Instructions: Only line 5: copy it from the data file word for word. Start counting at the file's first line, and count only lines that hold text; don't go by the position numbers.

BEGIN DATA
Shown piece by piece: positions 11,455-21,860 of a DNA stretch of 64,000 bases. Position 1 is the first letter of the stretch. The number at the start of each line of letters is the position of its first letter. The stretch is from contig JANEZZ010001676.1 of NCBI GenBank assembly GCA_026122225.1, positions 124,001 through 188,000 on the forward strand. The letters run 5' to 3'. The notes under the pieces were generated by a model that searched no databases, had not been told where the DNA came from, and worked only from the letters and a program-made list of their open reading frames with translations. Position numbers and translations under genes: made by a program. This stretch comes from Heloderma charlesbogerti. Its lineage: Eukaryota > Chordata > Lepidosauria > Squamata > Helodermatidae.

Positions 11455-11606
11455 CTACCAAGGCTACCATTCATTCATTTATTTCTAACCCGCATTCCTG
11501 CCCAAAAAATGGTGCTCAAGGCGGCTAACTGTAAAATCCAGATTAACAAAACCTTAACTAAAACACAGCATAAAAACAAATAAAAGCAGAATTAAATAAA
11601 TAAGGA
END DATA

11601 TAAGGA